Labor’s share of income, compared to capital’s, has been shrinking. Technology needs less low skill labor. Also, market concentration, i.e. monopoly power, has been increasing, which increases profits and therefore return on capital.
Wage gains have been higher in the higher wage quintiles. This is explained by the increasing wage benefit of more education and higher skill levels.
Manufacturing output is up and employment is down. High technology needs fewer low skill workers and high skill workers are in short supply.
Entrepreneurship, i.e. new business formation, has declined over the past several decades. This is caused by increased business consolidation and would also be relieved by more immigration of high skilled workers.
Labor market slack has declined since the Great Recession. This bodes well for wage increases which are now starting to occur.
Labor productivity growth since the Great Recession has been especially slow. What is needed is increased business investment which is the justification for the current push for lower corporate and business tax rates.
Conclusion. In short, what is needed to boost wages is better education and skills, more business investment, control of the surging cost of healthcare, better trust busting to break up monopolies, and more high level immigration.
One of my favorite economic journalists is Eduardo Porter of the New York Times who writes the weekly column Economic Scene. In his latest column. He points out that taxes (federal, state and local) for the U.S. and the O.E.C.D. average were about the same 27% of GDP in 1969. But now, almost 50 years later, the U.S. tax level has stayed the same while the O.E.C.D. average has grown by 7% (see chart below).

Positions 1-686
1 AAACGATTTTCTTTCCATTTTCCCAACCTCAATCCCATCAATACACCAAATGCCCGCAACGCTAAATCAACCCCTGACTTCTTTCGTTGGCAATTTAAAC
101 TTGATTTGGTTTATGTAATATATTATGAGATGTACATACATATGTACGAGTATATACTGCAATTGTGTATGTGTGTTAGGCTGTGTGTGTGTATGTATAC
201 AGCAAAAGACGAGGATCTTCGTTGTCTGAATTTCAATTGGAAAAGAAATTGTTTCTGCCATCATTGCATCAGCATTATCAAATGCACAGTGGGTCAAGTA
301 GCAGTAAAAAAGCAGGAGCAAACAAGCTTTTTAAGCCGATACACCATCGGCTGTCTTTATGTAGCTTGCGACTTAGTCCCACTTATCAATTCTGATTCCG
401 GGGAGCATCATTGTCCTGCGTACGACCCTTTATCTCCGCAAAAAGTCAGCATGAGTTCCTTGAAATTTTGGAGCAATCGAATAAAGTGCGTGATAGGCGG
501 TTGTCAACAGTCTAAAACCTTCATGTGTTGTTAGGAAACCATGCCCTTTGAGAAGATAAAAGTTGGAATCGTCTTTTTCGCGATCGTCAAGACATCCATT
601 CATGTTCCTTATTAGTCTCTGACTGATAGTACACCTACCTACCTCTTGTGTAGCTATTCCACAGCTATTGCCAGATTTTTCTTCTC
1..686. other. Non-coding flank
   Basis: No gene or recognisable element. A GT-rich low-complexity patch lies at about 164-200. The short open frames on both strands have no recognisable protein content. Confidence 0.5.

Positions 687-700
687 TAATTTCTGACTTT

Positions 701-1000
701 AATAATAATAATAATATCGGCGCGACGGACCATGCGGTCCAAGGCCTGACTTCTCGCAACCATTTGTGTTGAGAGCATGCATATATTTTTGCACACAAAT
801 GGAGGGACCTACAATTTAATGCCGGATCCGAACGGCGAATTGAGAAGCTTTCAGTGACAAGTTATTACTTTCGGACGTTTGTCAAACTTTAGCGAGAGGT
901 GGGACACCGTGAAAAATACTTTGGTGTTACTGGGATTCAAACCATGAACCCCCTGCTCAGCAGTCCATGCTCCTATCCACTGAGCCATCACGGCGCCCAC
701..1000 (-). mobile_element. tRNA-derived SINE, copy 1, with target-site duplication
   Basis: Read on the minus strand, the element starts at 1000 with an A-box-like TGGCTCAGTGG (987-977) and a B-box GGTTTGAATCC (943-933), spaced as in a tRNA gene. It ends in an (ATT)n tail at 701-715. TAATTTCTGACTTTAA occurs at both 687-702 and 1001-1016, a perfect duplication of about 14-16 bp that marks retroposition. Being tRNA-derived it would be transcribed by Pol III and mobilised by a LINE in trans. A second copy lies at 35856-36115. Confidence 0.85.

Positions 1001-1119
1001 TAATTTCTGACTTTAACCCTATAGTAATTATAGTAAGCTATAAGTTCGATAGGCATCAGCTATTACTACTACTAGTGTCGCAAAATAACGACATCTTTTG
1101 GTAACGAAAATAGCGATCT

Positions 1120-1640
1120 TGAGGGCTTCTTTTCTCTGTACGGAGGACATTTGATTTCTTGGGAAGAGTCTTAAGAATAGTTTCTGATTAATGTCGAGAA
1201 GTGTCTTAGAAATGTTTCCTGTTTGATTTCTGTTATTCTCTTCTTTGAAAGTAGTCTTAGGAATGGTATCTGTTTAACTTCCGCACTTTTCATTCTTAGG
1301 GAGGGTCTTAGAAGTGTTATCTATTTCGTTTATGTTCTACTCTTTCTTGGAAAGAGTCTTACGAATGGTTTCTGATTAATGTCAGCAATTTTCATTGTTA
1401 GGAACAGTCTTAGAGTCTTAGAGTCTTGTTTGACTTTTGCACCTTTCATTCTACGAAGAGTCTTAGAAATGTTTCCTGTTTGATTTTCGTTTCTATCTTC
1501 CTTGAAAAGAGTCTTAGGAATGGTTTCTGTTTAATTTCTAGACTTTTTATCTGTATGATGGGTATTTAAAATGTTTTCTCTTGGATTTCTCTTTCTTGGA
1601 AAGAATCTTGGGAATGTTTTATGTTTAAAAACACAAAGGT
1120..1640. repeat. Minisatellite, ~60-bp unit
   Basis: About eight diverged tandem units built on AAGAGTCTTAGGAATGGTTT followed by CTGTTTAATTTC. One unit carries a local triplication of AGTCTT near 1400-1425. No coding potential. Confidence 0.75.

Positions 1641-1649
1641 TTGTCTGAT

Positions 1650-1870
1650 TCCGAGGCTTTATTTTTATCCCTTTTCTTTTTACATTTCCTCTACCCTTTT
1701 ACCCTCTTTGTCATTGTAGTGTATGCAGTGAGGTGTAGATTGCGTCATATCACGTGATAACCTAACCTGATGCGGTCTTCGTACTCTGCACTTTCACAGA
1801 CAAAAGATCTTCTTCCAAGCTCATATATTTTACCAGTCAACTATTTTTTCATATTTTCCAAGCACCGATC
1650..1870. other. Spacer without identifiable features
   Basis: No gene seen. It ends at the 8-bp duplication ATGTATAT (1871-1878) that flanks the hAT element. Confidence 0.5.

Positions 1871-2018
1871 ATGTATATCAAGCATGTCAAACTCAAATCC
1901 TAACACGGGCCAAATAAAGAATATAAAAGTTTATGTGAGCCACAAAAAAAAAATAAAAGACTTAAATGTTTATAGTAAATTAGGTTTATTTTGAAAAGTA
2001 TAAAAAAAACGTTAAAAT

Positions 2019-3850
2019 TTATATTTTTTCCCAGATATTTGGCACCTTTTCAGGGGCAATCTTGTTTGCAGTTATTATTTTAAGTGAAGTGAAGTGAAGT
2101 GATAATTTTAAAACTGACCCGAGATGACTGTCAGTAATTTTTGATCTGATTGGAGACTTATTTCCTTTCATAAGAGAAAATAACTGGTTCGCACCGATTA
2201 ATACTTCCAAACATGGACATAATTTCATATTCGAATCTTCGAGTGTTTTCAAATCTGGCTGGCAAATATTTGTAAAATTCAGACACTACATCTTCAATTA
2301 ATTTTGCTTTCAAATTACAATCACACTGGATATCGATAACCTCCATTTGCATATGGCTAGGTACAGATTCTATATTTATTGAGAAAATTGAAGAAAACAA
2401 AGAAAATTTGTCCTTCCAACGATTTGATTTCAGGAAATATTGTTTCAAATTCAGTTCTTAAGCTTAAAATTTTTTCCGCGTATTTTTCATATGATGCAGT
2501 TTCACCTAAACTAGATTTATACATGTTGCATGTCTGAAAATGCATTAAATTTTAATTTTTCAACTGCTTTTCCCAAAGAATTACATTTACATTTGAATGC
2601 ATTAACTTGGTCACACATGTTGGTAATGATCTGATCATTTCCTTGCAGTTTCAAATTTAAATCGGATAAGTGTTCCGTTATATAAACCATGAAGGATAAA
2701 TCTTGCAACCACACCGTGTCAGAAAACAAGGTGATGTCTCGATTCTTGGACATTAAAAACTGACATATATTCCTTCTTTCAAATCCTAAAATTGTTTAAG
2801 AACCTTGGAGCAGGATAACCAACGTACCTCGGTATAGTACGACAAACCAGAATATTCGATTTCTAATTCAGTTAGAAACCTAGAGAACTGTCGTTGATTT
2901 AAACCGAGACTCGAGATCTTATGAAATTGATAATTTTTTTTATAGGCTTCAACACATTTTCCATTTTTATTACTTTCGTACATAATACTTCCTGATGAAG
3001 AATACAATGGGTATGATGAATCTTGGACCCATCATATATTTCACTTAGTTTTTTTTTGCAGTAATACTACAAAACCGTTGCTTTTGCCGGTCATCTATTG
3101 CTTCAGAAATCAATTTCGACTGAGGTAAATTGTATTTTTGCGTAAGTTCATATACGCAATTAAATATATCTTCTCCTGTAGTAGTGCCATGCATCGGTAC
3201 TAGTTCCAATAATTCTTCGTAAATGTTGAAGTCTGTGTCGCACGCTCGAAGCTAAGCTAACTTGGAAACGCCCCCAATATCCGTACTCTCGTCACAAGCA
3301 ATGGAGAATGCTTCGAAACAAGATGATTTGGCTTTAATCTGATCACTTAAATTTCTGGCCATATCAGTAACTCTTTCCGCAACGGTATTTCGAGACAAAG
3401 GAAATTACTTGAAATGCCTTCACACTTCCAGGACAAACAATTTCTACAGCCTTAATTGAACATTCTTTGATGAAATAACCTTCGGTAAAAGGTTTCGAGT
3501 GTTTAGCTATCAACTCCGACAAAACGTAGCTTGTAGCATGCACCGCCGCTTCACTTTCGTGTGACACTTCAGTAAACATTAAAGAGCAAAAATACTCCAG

Mr. Porter says that according to Wagner’s Law “government spending as a share of the economy will increase as nations get richer and their citizens demand more and better public services.”
Americans may be receiving fewer public services than citizens of the OECD countries but we are also enjoying faster economic growth as pointed out by the AEI scholar James Pethokoukis using data from the International Monetary Fund (see chart below).
According to the Pew Research Center our median family wage is also one of the highest in the world (see chart below).
As pointed out by Mr. Pethokoulis, lower taxes are a fundamental reason for the superior performance of the U.S. economy. Other (tax-related) reasons are:
The most competitive large economy as ranked by the World Economic Forum.
Labor markets which generally link workers and jobs unimpeded by excessively restrictive labor regulations.
A growing population fueled by immigration based on economic opportunity.
A culture and tax-transfer system that encourages hard work and long hours.
A favorable regulatory environment, relatively speaking.
A decentralized political system in which states compete both tax-wise and by other means.
Conclusion. Americans pay lower taxes than other developed countries and also enjoy faster economic growth and higher median wages than most. There appears to be a strong connection between these three fundamental measures of economic wellbeing.